<add input="{REQUEST_FILENAME}" matchType="IsDirectory"
                         negate="true" />
                </conditions>
                <action type="Rewrite" url="/" />
                </rule>
            </rules>
        </rewrite>
        <staticContent>
            <mimeMap fileExtension="woff" mimeType="application/font-woff" />
            <mimeMap fileExtension="json" mimeType="application/json" />
        </staticContent>
    </system.webServer>
</configuration>

After this is done, make a change to angular.json to bundle the web.config file in the build:

...
"assets": [
    /src/favicon.ico",
    /src/assets",
    /src/web.config"
],
...

Now let’s verify by running ng build --prod:

Adding Bootstrap To An Angular CLI Project

Pre-Reqs

Before setting this up, you’ll need to have an Angular project to add Bootstrap to. If you’re starting fresh, you can create one easily with ng new <name>.

Procedure

First, install bootstrap from npm:

npm install bootstrap

Then add the following to the top of your styles.css file:

@import '~bootstrap/dist/css/bootstrap.min.css';

That’s it! Bootstrap is now enabled for your Angular CLI application.

Setting up WordPress in Azure with AKS and Helm

To get started, you’ll need the following:

  • kubectl
  • helm
  • Azure subscription

Installing WordPress in AKS with Helm

Set up an Azure Kubernetes Service with the following:

  • Node size – desired VM size (cheapest available is B2s)
  • Node count – need to use at least a minimum of 1.

After AKS is set up, connect to it with the following:

az aks get-credentials --resource-group AKS_RG --name AKS_NAME

Install Helm:

helm init

Create a values.yml file:

wordpressUsername: sammy
wordpressEmail: sammy@example.com
wordpressFirstName: Sammy
wordpressLastName: the Shark
wordpressBlogName: Sammy's Blog!

Create a second file values.secret.yml:

wordpressPassword: password

Now install WordPress with the following commands:

helm install --name blog -f values.yml -f values.secrets.yml stable/wordpress

After installation, run the following command to get the external IP:

kubectl get svc --namespace default -w blog-wordpress

Once the IP is ready, you’ll likely need to wait for the pods to finish loading. You can check their status with:

kubectl get pods

Once ready, try accessing the IP address to get the WordPress installation.

Reference: https://www.digitalocean.com/community/tutorials/how-to-set-up-wordpress-with-mysql-on-kubernetes-using-helm

Setting Up SonarQube in Azure with Azure AD Integration

Installing SonarQube

Go to the marketplace and install SonarQube from Bitnami – https://bitnami.com/stack/sonarqube/cloud/azure with the following:

  • resize to D1_v2
  • if desired, configure any NSG restrictions

After creation, set a DNS name label for the IP address.

Access using the domain name, and follow the directions in the link above to log in.

Setting up Azure AD Integration

Setting up HTTPS

To be able to use Azure AD, you have to use HTTPS.

Set up the Server base URL to be the configured HTTPS address in Administration → Configuration → General → Server base URL:

SSH into the server and set up a Let’s Encrypt script and enforce redirection to HTTPS here (make sure you aren’t behind a firewall to allow for Let’s Encrypt).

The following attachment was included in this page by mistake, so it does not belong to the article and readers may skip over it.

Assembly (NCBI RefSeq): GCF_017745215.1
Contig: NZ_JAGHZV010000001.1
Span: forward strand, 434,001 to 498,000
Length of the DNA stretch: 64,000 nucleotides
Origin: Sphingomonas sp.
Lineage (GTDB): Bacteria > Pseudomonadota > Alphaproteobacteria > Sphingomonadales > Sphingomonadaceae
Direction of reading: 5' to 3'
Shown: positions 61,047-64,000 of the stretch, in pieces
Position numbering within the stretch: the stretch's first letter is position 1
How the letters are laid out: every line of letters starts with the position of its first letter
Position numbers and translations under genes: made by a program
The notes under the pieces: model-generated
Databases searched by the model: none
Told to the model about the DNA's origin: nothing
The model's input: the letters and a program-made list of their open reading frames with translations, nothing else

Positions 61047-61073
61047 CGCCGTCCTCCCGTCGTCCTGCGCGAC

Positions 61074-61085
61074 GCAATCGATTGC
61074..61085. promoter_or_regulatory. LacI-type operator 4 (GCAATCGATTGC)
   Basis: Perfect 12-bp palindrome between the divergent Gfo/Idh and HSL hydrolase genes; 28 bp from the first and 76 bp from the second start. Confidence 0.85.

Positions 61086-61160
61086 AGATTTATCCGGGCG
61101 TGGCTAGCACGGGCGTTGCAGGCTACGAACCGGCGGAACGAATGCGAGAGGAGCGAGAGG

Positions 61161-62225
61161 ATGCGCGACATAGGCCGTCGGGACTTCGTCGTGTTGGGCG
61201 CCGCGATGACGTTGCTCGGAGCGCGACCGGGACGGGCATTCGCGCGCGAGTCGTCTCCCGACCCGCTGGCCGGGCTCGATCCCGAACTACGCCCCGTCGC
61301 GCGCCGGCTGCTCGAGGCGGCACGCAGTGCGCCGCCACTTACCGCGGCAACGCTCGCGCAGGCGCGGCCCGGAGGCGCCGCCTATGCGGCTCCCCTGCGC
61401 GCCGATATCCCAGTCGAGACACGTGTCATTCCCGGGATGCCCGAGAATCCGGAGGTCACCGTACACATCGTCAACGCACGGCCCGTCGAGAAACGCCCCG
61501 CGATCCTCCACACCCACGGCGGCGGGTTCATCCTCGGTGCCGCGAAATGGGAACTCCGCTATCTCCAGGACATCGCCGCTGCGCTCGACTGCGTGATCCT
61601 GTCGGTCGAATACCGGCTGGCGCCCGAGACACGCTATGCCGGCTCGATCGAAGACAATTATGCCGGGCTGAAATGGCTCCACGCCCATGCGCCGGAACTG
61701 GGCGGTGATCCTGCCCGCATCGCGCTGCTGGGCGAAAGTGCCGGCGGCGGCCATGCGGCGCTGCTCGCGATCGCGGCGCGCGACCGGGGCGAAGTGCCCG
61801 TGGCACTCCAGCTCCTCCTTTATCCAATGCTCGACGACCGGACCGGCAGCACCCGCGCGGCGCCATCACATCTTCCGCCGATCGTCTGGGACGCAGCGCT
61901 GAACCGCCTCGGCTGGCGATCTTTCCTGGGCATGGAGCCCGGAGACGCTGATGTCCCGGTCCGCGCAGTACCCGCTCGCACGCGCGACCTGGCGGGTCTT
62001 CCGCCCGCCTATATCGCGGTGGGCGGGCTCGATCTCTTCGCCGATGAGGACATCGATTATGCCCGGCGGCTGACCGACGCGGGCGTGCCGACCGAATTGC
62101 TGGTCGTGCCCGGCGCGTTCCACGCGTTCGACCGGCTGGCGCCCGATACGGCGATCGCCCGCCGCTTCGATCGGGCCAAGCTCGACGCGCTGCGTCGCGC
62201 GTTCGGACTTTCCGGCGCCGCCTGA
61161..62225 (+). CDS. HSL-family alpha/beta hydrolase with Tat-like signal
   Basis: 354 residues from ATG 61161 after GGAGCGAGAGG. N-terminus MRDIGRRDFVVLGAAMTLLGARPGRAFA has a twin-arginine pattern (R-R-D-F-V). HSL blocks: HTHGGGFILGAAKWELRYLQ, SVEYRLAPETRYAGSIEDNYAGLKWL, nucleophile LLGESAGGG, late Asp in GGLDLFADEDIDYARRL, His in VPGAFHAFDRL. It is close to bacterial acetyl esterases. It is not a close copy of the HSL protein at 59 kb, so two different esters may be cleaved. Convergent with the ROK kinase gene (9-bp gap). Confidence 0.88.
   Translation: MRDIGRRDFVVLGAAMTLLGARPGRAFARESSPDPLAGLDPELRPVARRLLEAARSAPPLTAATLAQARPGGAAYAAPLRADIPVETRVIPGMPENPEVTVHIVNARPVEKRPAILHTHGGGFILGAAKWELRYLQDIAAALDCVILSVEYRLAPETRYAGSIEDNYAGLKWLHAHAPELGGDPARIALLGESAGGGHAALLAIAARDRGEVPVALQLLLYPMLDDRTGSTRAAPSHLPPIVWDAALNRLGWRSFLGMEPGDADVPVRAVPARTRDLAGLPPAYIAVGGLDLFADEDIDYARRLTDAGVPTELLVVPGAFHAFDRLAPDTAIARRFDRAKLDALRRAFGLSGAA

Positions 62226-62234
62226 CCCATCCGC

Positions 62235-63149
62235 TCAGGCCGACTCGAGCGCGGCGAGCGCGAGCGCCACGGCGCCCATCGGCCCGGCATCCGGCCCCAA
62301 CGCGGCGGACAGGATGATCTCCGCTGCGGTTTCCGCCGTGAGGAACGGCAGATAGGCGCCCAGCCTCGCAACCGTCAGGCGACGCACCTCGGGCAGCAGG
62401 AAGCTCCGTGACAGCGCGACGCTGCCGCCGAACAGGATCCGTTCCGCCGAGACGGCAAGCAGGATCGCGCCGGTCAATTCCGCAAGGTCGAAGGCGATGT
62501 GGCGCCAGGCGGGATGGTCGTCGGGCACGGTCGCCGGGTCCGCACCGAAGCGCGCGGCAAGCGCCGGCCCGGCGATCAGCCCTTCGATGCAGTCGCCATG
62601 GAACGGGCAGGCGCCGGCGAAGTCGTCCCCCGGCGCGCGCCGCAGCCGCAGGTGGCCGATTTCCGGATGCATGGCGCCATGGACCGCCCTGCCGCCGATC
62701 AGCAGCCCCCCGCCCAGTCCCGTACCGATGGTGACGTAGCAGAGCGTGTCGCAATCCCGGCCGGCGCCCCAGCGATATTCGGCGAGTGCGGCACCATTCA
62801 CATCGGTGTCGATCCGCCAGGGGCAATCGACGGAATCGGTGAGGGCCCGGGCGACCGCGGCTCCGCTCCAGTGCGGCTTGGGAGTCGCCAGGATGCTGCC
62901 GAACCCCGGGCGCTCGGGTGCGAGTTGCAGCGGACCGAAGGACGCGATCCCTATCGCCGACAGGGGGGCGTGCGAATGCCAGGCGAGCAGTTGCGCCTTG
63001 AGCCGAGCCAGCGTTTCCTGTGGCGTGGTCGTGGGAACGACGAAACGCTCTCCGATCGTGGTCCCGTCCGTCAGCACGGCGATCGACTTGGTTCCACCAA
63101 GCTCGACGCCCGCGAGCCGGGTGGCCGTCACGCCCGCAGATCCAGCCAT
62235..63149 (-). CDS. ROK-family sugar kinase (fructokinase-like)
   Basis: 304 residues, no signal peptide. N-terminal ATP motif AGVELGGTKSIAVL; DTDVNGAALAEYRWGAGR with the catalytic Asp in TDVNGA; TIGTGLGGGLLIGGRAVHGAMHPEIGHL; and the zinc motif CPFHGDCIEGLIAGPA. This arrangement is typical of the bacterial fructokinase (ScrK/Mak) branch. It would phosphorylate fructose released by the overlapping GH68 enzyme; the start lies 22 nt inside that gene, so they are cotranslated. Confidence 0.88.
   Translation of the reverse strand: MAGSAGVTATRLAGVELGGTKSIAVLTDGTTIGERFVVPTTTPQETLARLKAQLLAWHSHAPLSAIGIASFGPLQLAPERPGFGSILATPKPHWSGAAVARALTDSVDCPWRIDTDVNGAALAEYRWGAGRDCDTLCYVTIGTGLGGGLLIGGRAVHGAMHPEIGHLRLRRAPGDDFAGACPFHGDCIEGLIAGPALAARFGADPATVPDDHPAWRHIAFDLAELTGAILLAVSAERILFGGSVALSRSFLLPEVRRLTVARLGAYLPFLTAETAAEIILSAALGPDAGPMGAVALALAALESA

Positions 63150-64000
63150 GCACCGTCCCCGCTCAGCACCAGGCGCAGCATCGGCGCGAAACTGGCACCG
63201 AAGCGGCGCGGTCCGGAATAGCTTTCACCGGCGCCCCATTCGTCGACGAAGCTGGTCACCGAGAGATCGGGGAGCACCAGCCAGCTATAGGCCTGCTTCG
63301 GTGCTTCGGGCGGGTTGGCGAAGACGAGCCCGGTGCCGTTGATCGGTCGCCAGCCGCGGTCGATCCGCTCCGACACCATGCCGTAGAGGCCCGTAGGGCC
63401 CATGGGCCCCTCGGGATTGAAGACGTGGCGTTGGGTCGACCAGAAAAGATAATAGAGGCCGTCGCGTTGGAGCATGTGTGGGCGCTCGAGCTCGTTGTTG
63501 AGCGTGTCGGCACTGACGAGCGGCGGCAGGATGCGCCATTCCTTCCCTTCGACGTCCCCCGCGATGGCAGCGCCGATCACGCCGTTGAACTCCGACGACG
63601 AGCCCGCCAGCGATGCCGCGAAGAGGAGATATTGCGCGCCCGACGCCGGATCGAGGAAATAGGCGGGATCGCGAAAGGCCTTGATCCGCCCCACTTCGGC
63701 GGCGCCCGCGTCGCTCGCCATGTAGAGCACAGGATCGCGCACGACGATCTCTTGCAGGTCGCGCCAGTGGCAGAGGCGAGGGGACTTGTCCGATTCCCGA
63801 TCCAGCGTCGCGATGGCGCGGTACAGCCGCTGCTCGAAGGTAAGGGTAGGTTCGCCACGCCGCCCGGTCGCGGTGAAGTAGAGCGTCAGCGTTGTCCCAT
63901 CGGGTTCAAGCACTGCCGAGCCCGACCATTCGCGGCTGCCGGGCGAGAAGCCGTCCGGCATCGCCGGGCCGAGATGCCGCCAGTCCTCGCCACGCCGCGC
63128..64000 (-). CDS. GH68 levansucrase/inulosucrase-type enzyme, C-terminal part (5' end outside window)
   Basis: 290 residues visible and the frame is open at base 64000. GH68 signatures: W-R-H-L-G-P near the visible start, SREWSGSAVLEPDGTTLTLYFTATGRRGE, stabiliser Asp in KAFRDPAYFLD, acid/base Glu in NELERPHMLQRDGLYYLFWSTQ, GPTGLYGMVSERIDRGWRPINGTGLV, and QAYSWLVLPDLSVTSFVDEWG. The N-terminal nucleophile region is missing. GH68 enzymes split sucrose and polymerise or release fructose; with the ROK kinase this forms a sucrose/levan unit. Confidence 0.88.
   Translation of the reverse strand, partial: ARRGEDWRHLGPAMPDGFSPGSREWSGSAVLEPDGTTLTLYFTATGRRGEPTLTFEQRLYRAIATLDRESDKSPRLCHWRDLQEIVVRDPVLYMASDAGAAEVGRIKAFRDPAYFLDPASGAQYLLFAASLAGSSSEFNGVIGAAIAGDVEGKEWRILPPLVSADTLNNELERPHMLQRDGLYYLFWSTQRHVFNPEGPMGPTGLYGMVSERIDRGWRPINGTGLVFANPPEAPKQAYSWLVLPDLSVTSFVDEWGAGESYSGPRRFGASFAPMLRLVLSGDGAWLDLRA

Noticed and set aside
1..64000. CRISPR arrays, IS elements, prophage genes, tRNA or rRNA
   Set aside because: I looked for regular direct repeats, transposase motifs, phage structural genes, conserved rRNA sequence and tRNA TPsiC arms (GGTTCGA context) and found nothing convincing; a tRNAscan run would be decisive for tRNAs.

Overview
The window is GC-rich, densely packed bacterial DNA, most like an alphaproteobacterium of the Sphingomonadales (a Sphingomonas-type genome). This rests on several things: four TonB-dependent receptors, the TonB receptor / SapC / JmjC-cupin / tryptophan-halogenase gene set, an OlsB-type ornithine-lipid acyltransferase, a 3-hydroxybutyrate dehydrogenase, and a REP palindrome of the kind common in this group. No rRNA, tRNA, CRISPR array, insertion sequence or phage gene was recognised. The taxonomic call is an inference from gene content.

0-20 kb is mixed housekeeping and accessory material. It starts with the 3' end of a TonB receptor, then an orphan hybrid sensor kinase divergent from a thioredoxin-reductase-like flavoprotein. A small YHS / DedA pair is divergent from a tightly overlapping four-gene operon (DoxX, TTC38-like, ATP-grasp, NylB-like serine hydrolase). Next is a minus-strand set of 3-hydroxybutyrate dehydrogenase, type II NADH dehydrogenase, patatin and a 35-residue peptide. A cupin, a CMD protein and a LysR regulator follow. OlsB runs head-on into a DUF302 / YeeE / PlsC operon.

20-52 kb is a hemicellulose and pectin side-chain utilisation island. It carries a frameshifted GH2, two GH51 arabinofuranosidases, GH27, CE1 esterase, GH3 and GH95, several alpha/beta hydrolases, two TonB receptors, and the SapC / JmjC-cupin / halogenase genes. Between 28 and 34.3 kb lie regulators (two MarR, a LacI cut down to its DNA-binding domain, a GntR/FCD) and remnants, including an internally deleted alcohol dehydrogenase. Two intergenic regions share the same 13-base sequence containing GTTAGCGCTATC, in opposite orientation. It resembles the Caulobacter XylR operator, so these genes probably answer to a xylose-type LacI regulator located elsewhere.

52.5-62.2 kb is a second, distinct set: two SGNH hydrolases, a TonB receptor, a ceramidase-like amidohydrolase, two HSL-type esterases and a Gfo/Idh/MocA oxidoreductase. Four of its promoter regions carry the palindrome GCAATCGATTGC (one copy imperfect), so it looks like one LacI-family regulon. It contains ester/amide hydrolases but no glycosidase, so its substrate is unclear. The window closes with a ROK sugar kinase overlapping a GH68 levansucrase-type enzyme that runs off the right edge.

Restart Apache:

sudo /opt/bitnami/ctlscript.sh restart apache

Verify that trying to access the HTTP version of SonarQube automatically redirects you to the HTTPS version.

Creating App Registration in Azure

Run the following command in CLI to generate a service principal:

az ad sp create-for-rbac --name="{NAME}" --role="Contributor" --scope="/subscriptions/{SUBSCRIPTION_ID}" --years=100

You should receive some output data, which you will use when filling out info in SonarQube:

Set the Reply URL of the application to https://<URL>/oauth2/callback/aad:

Set the required permissions:

  • Sign in and read user profile
  • Read all users’ basic profiles

Installing Plug-in

Install the Azure Active Directory (AAD) Authentication Plug-in for SonarQube (restarting when requested):

Configure in Administration → General Settings → Azure Active Directory:

  1. Activate Azure AD
  2. Use the value in “appId”
  3. Use the value in “password”
  4. Use the value in “tenant”
  5. Allow users to sign-up.

Log out as admin, and verify the ability to log in as an Azure AD user.

Create Multiple Terraform Resources with a Map

I recently worked through a case in Terraform where I wanted to be able to pass in a map for Terraform to allow creating secrets in an Azure Key Vault. We’ll use the count, keys(, and values( helpers to iterate through the map.

This code sample will show a way to dynamically determine the amount of resources needed. In this case, this will create secrets based on the map provided in the Terraform variable:

variable "vault_secrets" {
  secret_name_1 = "secret_value_1"
  secret_name_2 = "secret_value_2"
  secret_name_3 = "secret_value_3"
}

resource "azurerm_key_vault" "vault" {
  name                = "example-vault"
  location            = "${var.rg_location}"
  resource_group_name = "${var.rg_name}"
  tenant_id           = "00000000-0000-0000-0000-000000000000"

  sku {
    name = "standard"
  }
}

resource "azurerm_key_vault_secret" "secret" {
  count = "${length(keys(var.vault_secrets))}"

  name         = "${element(keys(var.vault_secrets), count.index)}"
  value        = "${element(values(var.vault_secrets), count.index)}"
  key_vault_id = "${azurerm_key_vault.vault.id}"
}

Setting up WordPress in Azure with SSL for ~$8 a Month

  • Basic plan (allowing for Always on and SSL): ~$50/month
  • MySQL for Azure: ~$25
  • With this solution, you will create everything on one virtual machine, allowing for dynamic scaling as needed for the machine. This does of course come with some downside: